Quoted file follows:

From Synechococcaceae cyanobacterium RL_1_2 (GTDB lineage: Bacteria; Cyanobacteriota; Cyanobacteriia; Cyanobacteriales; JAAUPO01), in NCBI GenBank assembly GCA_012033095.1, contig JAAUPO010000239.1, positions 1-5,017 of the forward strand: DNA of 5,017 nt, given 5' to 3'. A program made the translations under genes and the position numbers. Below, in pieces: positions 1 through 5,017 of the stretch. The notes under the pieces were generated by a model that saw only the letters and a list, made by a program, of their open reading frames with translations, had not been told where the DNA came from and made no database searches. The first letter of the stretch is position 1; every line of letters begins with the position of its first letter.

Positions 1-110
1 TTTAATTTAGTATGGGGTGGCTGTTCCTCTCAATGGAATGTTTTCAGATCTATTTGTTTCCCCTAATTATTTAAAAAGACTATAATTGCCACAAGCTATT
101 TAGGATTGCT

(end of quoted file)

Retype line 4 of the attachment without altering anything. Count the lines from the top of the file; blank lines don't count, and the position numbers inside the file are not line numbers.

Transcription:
101 TAGGATTGCT